How the digital marketing landscape is changing and how you can adapt

Updated: Mar 29


In this episode we talk to Dennis Pang of Popcorn about the digital marketing landscape in today's world, the importance of brand and augmented reality. If this is your first time seeing this, please visit our YouTube page and give us a like or share this with a friend. To hear more about various topics about business, please subscribe to our Spotify Podcast as well.


As always, I'd love more questions and comments so I know where to take the channel to help you on your journey in entreprenuership!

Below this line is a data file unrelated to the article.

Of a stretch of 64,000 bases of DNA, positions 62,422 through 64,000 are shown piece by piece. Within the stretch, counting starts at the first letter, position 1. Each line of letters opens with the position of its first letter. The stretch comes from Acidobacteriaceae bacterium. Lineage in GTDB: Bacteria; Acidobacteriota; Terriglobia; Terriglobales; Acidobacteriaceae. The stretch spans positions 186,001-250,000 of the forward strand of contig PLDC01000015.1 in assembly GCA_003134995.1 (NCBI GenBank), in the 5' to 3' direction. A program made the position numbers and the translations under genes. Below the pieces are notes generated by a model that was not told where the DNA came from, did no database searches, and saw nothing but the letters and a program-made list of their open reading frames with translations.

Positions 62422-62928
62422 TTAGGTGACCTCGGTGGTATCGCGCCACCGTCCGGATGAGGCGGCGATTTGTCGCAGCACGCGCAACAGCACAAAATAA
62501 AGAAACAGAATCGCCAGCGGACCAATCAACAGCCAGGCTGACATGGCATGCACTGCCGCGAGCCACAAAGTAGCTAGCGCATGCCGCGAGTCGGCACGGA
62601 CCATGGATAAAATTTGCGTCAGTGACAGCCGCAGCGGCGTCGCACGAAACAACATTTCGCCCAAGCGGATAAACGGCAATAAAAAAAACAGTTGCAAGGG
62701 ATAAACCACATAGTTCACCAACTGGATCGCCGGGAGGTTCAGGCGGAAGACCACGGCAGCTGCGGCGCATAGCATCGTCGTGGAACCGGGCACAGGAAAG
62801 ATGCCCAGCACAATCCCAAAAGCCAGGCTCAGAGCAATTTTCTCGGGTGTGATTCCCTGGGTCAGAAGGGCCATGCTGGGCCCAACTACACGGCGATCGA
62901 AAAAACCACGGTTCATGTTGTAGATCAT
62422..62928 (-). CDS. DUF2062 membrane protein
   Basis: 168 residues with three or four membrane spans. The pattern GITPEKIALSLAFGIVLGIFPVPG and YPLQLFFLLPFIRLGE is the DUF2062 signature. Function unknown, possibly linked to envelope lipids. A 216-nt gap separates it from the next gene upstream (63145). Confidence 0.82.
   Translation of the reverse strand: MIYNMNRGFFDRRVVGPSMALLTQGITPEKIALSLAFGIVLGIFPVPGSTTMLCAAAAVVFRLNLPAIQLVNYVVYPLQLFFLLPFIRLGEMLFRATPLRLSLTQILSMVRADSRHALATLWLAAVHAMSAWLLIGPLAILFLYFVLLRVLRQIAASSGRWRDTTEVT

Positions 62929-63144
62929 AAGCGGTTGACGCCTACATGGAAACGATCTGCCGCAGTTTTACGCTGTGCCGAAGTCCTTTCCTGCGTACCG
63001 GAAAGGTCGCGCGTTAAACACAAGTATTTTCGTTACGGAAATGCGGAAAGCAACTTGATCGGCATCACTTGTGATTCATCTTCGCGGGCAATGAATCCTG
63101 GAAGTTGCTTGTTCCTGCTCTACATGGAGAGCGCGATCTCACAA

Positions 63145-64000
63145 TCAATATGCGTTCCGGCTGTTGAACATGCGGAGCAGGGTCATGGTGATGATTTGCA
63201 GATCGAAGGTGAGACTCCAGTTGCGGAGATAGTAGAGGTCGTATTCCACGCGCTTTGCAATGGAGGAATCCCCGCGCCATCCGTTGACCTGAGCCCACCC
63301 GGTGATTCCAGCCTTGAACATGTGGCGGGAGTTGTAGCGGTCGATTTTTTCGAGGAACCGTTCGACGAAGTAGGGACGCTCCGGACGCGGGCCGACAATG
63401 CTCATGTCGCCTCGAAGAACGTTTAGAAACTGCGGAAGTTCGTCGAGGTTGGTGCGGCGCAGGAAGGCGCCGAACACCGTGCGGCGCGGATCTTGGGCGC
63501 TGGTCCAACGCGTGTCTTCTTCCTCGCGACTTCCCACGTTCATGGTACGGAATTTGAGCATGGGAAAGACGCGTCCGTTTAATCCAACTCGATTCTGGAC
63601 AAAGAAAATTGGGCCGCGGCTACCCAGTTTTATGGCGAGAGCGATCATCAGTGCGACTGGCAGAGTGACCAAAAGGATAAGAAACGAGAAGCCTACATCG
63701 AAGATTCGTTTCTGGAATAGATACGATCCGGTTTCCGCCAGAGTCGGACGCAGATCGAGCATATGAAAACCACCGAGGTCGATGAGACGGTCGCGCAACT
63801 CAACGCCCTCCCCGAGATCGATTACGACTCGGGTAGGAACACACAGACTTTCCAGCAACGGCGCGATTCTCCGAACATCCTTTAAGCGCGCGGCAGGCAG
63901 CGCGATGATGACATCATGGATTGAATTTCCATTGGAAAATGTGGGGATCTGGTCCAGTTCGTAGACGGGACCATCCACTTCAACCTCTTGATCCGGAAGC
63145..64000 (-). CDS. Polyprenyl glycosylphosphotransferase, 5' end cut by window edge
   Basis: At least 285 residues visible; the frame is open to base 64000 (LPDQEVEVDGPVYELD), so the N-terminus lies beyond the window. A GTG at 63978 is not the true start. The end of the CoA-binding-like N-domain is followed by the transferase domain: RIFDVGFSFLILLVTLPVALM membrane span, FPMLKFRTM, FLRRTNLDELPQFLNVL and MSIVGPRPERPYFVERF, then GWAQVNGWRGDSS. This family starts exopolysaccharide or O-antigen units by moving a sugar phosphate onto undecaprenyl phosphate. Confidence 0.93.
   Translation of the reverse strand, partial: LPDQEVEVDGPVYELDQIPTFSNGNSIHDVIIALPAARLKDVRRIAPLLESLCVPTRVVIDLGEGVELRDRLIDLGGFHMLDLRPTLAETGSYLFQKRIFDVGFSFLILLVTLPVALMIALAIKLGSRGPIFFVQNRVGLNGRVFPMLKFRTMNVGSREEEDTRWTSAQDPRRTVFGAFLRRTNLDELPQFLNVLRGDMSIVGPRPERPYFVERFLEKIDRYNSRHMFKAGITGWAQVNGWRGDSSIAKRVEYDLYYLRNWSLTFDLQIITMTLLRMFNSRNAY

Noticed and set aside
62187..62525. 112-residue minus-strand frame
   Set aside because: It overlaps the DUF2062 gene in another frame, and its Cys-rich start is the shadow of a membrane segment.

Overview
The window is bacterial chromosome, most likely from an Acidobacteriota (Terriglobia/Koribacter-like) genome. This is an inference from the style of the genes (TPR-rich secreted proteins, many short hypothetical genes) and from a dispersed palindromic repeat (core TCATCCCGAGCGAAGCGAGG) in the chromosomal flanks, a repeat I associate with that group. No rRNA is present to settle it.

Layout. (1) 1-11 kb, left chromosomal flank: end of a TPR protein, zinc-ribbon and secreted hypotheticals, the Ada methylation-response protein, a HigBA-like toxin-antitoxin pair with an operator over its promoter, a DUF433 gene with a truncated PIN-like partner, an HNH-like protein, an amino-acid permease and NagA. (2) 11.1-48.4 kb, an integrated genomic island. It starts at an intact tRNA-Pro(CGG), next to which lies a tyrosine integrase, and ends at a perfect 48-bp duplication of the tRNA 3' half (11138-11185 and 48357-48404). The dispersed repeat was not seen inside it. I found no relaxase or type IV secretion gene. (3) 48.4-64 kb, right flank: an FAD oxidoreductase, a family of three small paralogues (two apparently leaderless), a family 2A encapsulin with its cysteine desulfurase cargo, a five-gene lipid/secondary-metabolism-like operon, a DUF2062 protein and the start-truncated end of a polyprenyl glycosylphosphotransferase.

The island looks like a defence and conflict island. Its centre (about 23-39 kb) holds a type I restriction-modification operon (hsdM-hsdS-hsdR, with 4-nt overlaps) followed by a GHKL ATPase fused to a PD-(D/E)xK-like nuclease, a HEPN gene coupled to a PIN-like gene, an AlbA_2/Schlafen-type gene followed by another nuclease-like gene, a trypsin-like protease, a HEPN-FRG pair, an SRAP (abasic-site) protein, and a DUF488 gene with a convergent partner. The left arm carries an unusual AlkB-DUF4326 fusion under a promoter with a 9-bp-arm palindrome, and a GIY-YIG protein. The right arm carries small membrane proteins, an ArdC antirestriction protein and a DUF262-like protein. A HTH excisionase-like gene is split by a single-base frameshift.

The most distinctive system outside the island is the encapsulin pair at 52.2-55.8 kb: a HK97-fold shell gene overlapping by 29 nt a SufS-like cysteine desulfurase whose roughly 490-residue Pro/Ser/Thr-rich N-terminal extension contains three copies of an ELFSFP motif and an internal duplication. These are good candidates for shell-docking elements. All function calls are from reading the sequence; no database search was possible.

Justin Lam 0:05 You want to find your tribe of raving fans. I'm gonna help you do it. This is the digging deep podcastwith Three Sixty Media where we help you do better business. Justin Lam 0:16 Hey everybody, this is Justin Lam and you're watching Episode Six of digging deeper. We help business owners build better businesses and today I am joined by a very intriguing individual. He has been self employed since 2009. Starting a agency here in Vancouver in 2011. That has gone viral. Go popcorn, and some of the clients includes Samsung, Rogers and Purdy's in 2016. His agency has won the AMA Innovation Award for most innovative campaign and winning a tourism destination Canada award for the work that he did with Tourism Vancouver. And so I would like to introduce my guest, Dennis Pang. Dennis, how are you? Dennis Pang 1:11 Hi, good. Thanks for having me on. Justin Lam 1:13 No, thank you good. Well, I mean, I know you have a busy schedule otherwise but because of this lockdown, most of us have really a really busy schedule, I suppose. Dennis Pang 1:24 Hmm. Yeah, I got a couple of kids next door in the other room and been hunkered hunkered down at home for the last week or so. Justin Lam 1:34 Yeah, my kid is eating breakfast in the kitchen. And I don't know if she's going to come in and invade the podcast at any time, but we'll get cracking and get into it and get back to our kids. So let's start off. I know, through the grapevine that you weren't the most studious of students when you were young, would that be? Would that be correct? Dennis Pang 1:58 Well, actually I was Yeah, that's partially true. I would say like up until senior year in high school, I was pretty much your prototypical nerd. You know, chess club, math contest club, amateur radio club, doing kumon and, you know, in a lot of extracurricular activities and also super academic. I fell off the wagon, I guess in my senior year in high school, started making some less than favorable friends and and hanging around, maybe not not the best of people. And for the next couple of years, it was interesting because I was kind of just caught up in the party scene and not doing a whole lot. You know, like in terms of academics, I was kind of bouncing around from university to colleges, and you know, picking up three credits here, six credits, there getting kicked out of SFU and it wasn't until really kind of the late 90s when we got internet at home, and I started spending a lot of time on there. And that's really kind of what started my journey into marketing as I shortly after, then became a web designer. Justin Lam 3:17 Yeah, isn't it interesting? Where, you know when we're young? You know, we think of it as we fall off the rails. And I guess, of course, there is some truth to that, but it's a different type of learning, isn't it? It's it's learning about life and about people and and the intangible skills that we acquired through our career. Dennis Pang 3:40 100% I mean, obviously, I look at all my experience and my upbringing with no regrets. I mean, I think if I were to only have perhaps any sort of regret is that I spent a little bit too long in that sort of party phase. I mean, I could have probably cut that down in half, and probably been better for it. But I mean, at the end of the day, I am who I am today because of all those experiences, whether they're good or bad ones. And, yeah, it allows me to bring into my life and into my business, a lot of learnings and experiences, just how to how to work with people and how to deal with situations. Justin Lam 4:23 Absolutely. And, you know, I think working in the party scene, and I did a small stint in that, I mean, I partied a lot. But I worked in the party scene for very little. But it teaches you a lot about marketing. It teaches you about, you know, where your position and how to attract clients, doesn't it? Dennis Pang 4:41 Yeah, for sure. I mean, whether you're, you know, being approached by like a club promoter walking down the street, or maybe you're just drawn to a poster that you see in a in a club bathroom or something like that. catches your eye and next thing you know, you're at that party. Yeah, there. There are certainly lessons in marketing to take from that. Justin Lam 5:03 Yeah. So then how did popcorn fall into your lap? Dennis Pang 5:08 So popcorn was an interesting thing that happened, I guess, to take it back a little bit further. So I was in my third year or sorry, yeah, third or fourth year in university, and that was around 2009. And at that point, I had become really active on social media. And I would say like, my activity on social media really kind of peaked at around 2008 2010 or so. And so, you know, back then this was pre Instagram, so my audience was all on Twitter. And then back then I had around 7000 followers or something like that. And I was a big foodie, as a A lot of people in the city probably know or have seen my photos. But anyways, I was sharing a lot of a lot of food photos on on Twitter back then. And if you remember camera technology back then, you know, I was shooting with my Blackberry. You know, it was probably like a two megapixel camera, camera and it just wasn't really great. But nonetheless, I managed to grow an audience outside, I managed to grow an audience on that on that platform. So long story short is that eventually some restaurants started reaching out to me in terms of being interested in finding out how to grow their own social media audience. And at that time, 2009 I had just been laid off from my job with the 2008 recession. And in my third year university, I also started that's kind of when I started to think about starting my own company. And through my through being on Ei and being eligible for a self employment program, which was funded by the provincial government, I was able to get my company started and start to working with a few restaurants just right out of the gate. And that's kind of how popcorn got started. Justin Lam 7:20 Interesting. Interesting. And so that incubation period as you're growing, I mean, you're starting in restaurants. How did you? How did you end up in with Samsung and Rogers? Dennis Pang 7:33 Yeah, it's it's always it's been a interesting, but I would say an organic trajectory since we started. I guess. For the first three years of our business. We were really heavily rooted in the restaurant and hospitality scene. You know, whether we were working with food trucks are fine dining restaurants or pizza shops. Yeah, that's right. So I guess we were doing that for about three years. And then we kind of hit a wall. The wall that we hit was one where, you know, working with restaurants, we, we soon realized that our marketing budgets were never going to be really, really big. And at the same time while i was growing my team, while with budget staying the same, it was it was becoming harder and harder for me to service that industry. Just because, you know, our team was bigger, there were more overheads and things like that. So at the end of it, it was 2014 when when when I sat down and looked at the books and realized that we were actually just making around $7 an hour. And at that point, it was kind of a inflection point, because I was like, Well, you know, what, what are we really doing here? I mean, I, I love what I'm doing, but ultimately, I can't really get by and sustain a business. That is only making $7 an hour. So overnight, we tripled our rates. And it was terrifying because doing that I knew knew right away that we would lose some clients because just, you know, in the restaurant business, most restaurants are just barely scraping by, especially in the city with, you know, their low margins and whatnot. And so it was kind of a terrifying moment. But at the same time, I realized that we would never be able to take the step forward if I didn't do that. So ultimately, we did that we did shed some clients, but in doing so we'll also freed up some capacity. And then we started to bring on some larger clients and some larger clients that ended up coming on board or ended up being like wineries and hotels and like tourism, tourism companies and destination companies and whatnot. So it was never intentional, sort of like that. We would start To switch from restaurants to, you know, slightly larger businesses, but I think when when you're kind of stuck in that mentality in terms of like, even just pricing out your services. You know, just to give you an example, back then we were charging like $500 a month just to manage like social media accounts. And that was kind of like the mid range, the mid range, right? So when we tripled, you know, that went up to 1500 or so. And I think when you do that, you naturally start to present your business a little bit differently, and then you start to attract the types of business that you ultimately want. So how that ended up to going from hotels and wineries to Samsung. Samsung was an interesting one, because they just found us on Google. So I mean, that doesn't happen every day. And I mean, I wish that happened all the time. But yeah, they just happened to go on in search for more marketing agencies in Vancouver and they found us and yeah, the rest. The rest is kind of history, I think once you get some really and that's generally how it has worked for us is that we would just land, you know, sort of mid sized clients and then those mid sized clients would then turn into larger clients and then those larger clients are turned to global global clients and it was really organic in that sense. Justin Lam 11:26 Yeah, I find it's quite an interesting thing. And in the entrepreneurial arena, it is really common for people to be paralyzed in raising their rates, partially because they have that inferiority complex, they have the imposter syndrome. Did you ever did you ever have that and you how did you overcome that? Dennis Pang 11:48 Um, I wouldn't say necessarily, imposter syndrome, but it was more so Yeah, I don't think I ever really, really struggled with that. No. Justin Lam 12:05 Okay. And in terms of your philosophy in how you, you know, decide to the market and, you know, the engine that you put behind popcorn, you know, what is the driving force that, that you guys push behind popcorn? Like, what is the, the mantra? The vision statement for that? Dennis Pang 12:26 Yeah. So I mean, we are a strategy driven agency. So it wasn't always that way. And we've really had to shift our, our, our, our mission really in over the last few years, simply because a lot of the things that we were doing early on, especially when we were just marketing for restaurants, you know, to be to be honest, like, restaurants aren't successful because of their marketing restaurants are successful because they can execute really good food and they have good service right? So, at the end of the day, when you're when you're talking about marketing strategy for restaurant, it's really not not really that strategic. It's more about tactics, right? It's more about taking good photos, it's more about being active on social media, you know, knowing what platforms to post on how often to post, things like that. I would say, as we started to work with larger clients, those larger clients, there, there definitely was more focus for them on approaching marketing in a more strategic manner. So I would say, Yeah, and that's, that's, you know, becoming more and more prevalent these days, especially with, you know, how much access to data that we have. And, you know, just the ability to have data informed strategy and whatnot, to be really, ultimately really smart about your marketing, right. So, I think at the core of it, I think today what makes us successful is that we are Strategy driven agency. And we also like within my team, we, I employ people who are practitioners of digital marketing themselves, you know, so whether so so I mean, I have one of my account managers, and she manages a lot of the accounts for us. And she's also managing a lot of influencer campaigns for us, but she herself is an influencer herself. So she has that insight on the personal level into how businesses approach her and how they picture and then she can take some of those learnings and apply those to her work as well. Justin Lam 14:41 Hmm, yeah, that's a really great way to both empower some of the people who are within your ecosystem, but also to pick from the same ecosystem to then help other businesses so that the it's a good model. In terms of small businesses, then I think a lot of them Maybe don't understand, you know, kind of what goes into marketing. And a lot of times I hit the dumping money into the ocean, so to speak, and, you know, not figuring out or seeing a rate of return. And so one of the things I really wanted to spell to business owners is, you know, what that world of marketing is, and you know, that it's, it's not necessarily a a sure thing. And that marketing has so many variables to it. And if a person doesn't have a strong positioning and branding, in your opinion, how do you feel that affects the way that you market or the way that you're able to push out a brand? Dennis Pang 15:48 I think brand positioning is super important. And I think this is super relevant right now especially, but because I think the only thing the only problem ducked out there that I can think of that is universal in that you don't really need brand positioning is toilet paper. Excuse me. Now the reason being that, you know, toilet paper, everybody needs it right? And at the end of the day, does anybody really care what brand it is as long as they get it? Right? So I mean, we're seeing people fighting over toilet paper, they're not really brand sensitive, per se, there's more out of necessity, right? So unless you have a brand, like unless you have a product like toilet paper, I think brand positioning is really important because it's important that you understand what your product is, who your customers are, and what drives your customers to purchase your product. And how you differentiate yourself amongst your competitors. Yeah, so I think a lot of times, these are these are questions that I have for business owners, not only small business owners, but you know, even large businesses and a lot of times large businesses already have this figured out but small businesses sometimes they haven't really thought that through completely. Justin Lam 16:59 Yeah, and I totally agree. I think we spent a lot of time in the initial phases with clients doing that is helping them figure out their brand strategy, honing in what is their actual secret sauce, and then being able to formalize that into a document for themselves. For you, in terms of the differences between, say, restaurants and you know, small businesses and then global enterprises, how much of it becomes tactics in terms of the people who are, you know, hiring you? How much of that do do you run into where the person just wants to do the tactics because they saw it work for somebody else, versus a proper brand and marketing strategy? Do you find that that changes in the different strategies and levels of businesses that you work with? Or do you think that that's a universal thing straight across Dennis Pang 17:58 while in the case of Samsung, So when they approached us, they knew right away what they wanted from us. And for them, they were looking specifically at just running a campaign on social media and on Google AdWords. So they weren't really sure which social media platforms to focus on. So that was one thing that we had to do a little bit of, we had to dig dig into that a little further, and kind of kind of look at their product and ultimately, you know, with that campaign, they were looking to market their Samsung Knox product which is a mobile security software essentially is kind of their their Sorry, it's their equivalent to Blackberry. In the sense that for medium and large sized enterprises, if you're if you're gearing up your, your staff with with phones, the idea was that you know, they would use Samsung phones Right. So, because it was so specific with who they wanted to reach, and that was medium to large sized enterprises, and really they wanted to reach the senior decision makers in terms of the people that are making decisions for technology and systems and and and things like that for their for their companies. Then it became about well, how do we target, you know, Chief Information Officers and Chief Technology officers or senior engineers and things like that and get, get the message out to them. So ultimately, what we did with them was we did run an AdWords campaign, but we also ran a campaign on LinkedIn targeting specific industries and specific cities. And right down to specific job titles, right. So it was a really successful campaign which ended up seeing over 300 signups for their Knox trial. Justin Lam 19:59 Amazing this Awesome. In terms of, you know, you mentioned AdWords and placing ads against different cohorts. That landscape has changed tremendously over the last decade or so, in terms of the cost per click, and the sheer data that's available and the finite people that you're able to reach now, especially with something like Facebook and Instagram, and the data that they have in, I think a lot of people don't understand when they're trying to do it themselves. And they're bootstrapping and try to put out an ad that what what makes it a successful ad, I think a lot of people are looking at, you know, approaching everybody thinking that everybody is going to buy their products, and we know, because we're both in this that that's not necessarily true. And a lot of that money goes to waste. So, you know, what have you seen? Or what are some tips that you could impart on an individual who might be bootstrapping it? And understanding where they're placing their ad and what they should be spending for that? Dennis Pang 21:14 Yeah, so I mean, with regards to a lot of paid campaigns, I've actually, you know, whenever whenever clients come to us, and they say they need help with their marketing, ask them what they've been doing, they might say that, oh, you know, we've done some AdWords before, but, you know, didn't really really see any great ROI from that. And then I'd ask them, if I could take a peek under the hood and look at their AdWords account to see what they've set up. In one particular instance, I think it was a dentist that was in in North Vancouver. And basically, he went in and he set up his own campaign. He had no real real background or experience in marketing before, but he tried to just kind of hack it himself. And when I look At his account, I noticed that he was bidding on words like dentist and dentist. I think when I looked at it it was costing him something like 100 $100 a click or something like that. And he was also targeting when I looked at his geographic target he was targeting all of the Lower Mainland right so he was even targeting people out in Maple Ridge and Langley and things like that and you think about it's like well who's going to be living in Maple Ridge and going to see a dentist in North van right so even from that just looking at how broad his keywords were you know, he was wasting a lot of money on like, there might be that person in Langley who whose search for dentist finds his ad and then they might even click on it to look at his website and find out that he's in the Northland and decide like, Okay, well that's not it's not gonna work for me right. So you we took a look at that campaign we really honed in kind of the areas that he wants to focus on. And and and that's By really just understanding who his customer or where his customers are from the majority of them being from Western and North van. So we tightened up, we tightened up his geographic targeting to just downtown West van and North van. And then we also looked at the keywords and actually didn't bid on words like dentists but, you know, he was doing things like like crowns and and and other cosmetic procedures and things that were kind of some some services that were especially kind of unique to his practice too, right. So in work in in, in developing ads and focusing on those sort of more specialized keywords, were able to bring his cost per click down significantly and and be able to increase his traffic and just use his budget in a more efficient and strategic way. Yeah, so a lot of times these platforms like Facebook and Google, they're seemingly easy to use. But I would say like for the large majority of people who don't know what they're doing, it's really easy to get sucked in and blow a lot of money and not see a lot of results. And that kind of turns you off from marketing altogether. Yeah, in cases. Justin Lam 24:15 Yeah. 100% agree. I think a lot of people think that it's an easy thing to do, and that it's intuitive and in the interface is intuitive. Right. I think we both agree that the interface is intuitive. But the brain work that goes behind it and isolating the right individuals isn't? That's right. Cool. So with the virus on hand, what's changed in your in your world? Have you tried to adapt to make work happen into to bring in revenue, or, you know, hedge it to shut down? Most of it altogether? How's it worked out for you? Dennis Pang 24:55 Yeah, I mean, so in terms of our team, our whole team is now working remotely It's not been a huge shift in terms of that just because typically, we already work remote on Mondays and Fridays as it is. So now it's just going full time, remote, in a lot of ways and what that has allowed us to or what what, what has come out of that is actually just more transparency in terms of what everybody's working on on a daily basis as we have, you know, a morning check in with the team every day. You know, but how that's impacted our business in terms of like client wise, I would say. I mean, because we do have several retail clients that we work with, and a lot of these retailers have closed down temporarily. So with that, some of the campaigns that we've been planning with them have been paused or on on hold. You know, some marketing budgets have been slashed and now they're, they're on there and they're they're kind of looking Got their budgets and assessing kind of where they should be spending their money on. I think at this point, nobody knows if this is going to be going on for like a month or three months or a year even. So, there's a lot of uncertainty, I would say right now and everybody's just, myself included, I would say like, I'm just kind of taking it like day by day, week by week at this point. This, our sales funnel has also somewhat dried up as well. So the leads aren't coming in quite as quite as fast as they were. And on our end, I guess the silver lining is that it gives us a little bit of time and space to be able to focus on our business and look at what kind of services are appropriate for the market at this time. So right now what we're doing is we're actually brainstorming some packages that are designed for small businesses that are low cost and high high yield. So To speak. Justin Lam 27:01 Excellent, that's a good way to adapt. Seeing that we make up such a large part of the economy. And I looking forward, what are the plans for popcorn outside of this? Like, you know, once this all clears up and the world returns back to status quo? Do you have other things to pursue? Or are you going to stay the course? Yeah. Are you What are you looking for in terms of innovation? Dennis Pang 27:27 Yeah, I mean, I think when it comes to digital marketing, and there's never a dull moment, and you know, I'm constantly just keeping up with my news in terms of what's happening in the industry, looking at new and new and emerging trends. You know, ar augmented reality is a really hot topic right now. And a lot of companies, especially big ones, are really starting to do a lot of stuff in that space. So we're, you know, it's constantly just keeping a pulse on on what's happening and more What's emerging, and not necessarily focusing on today, but looking at trying to try to stay a step step ahead. And and ultimately, nobody has a crystal ball. And ultimately nobody knows what's gonna, how the landscape is going to be shaped. But, you know, by staying on top of this, I think we can continue to innovate our services and continue to drive value for our clients. Justin Lam 28:21 Yeah, it's interesting that you said they are. I've been saying that for maybe the last half a year that AR is going to be something very interesting. And I think actually, it'll super it'll, it will exceed what VR is, and I think a lot of people have put their bank on on VR. But I actually think AR has wider applications and has a more I guess, robust or easy entry point, you know, in terms of adoption for the masses, because I mean, people are using it already in gaming. And of course, we know that the Dallas Cowboys Have you utilize that already in photo booth software, so to speak. But yeah, I think it's, it's quite interesting. Dennis Pang 29:07 Yeah. For sure. Like with VR, I always I've, I mean, I've had experiences with VR probably, since. I don't know, I think my first experience was probably the Virtual Boy from Nintendo. back then. And but I think that they, they that was short lived, because I think it gave people seizures. But, you know, I think of all the VR experiences that I've had, you know, today, like everything, like none of the VR experiences I've had have really been really great experiences, you know, you're wearing like a big clunky, oftentimes, you're wearing big clunky hardware and you're tethered or maybe even you're not, but I mean, it does, like I have yet to seen a VR experience that really blows my mind. Whereas with AR, you know, you know, it's being rolled out using technology that people already have, like, whether that's smartphones or whatnot, right? So I think the one that I really like IKEA is activation where they, you're now able to with your smartphone, basically look at how the furniture is going to look in your house before you actually buy it. Right. So I think I think the applications for AR AR are just endless. I can't wait to see kind of what, where, where that, where that's gonna go. Justin Lam 30:22 You know, I'm right there with you so awesome. Well, I know you've got the kids in the other room. And one thank you so much for your time. Hopefully that we'll get to do a second podcast and maybe dive a little bit deeper in the world of marketing the next time. If people want to get ahold of you and connect with you, how can they do so? Dennis Pang 30:44 Yeah, so I'm pretty easy to find on the internet on any social media, Twitter and Instagram. You can just find me by my name, Dennis Pang. My website is www.gopopcorn.ca and yeah, I think Thank you. Thank you again for having me on today, Justin. Justin Lam 31:03 Yeah, absolutely. It's been a pleasure. And I'm super, super glad that you gave me some time. Justin Lam 31:08 My pleasure. Awesome. All right. Thanks. Thanks.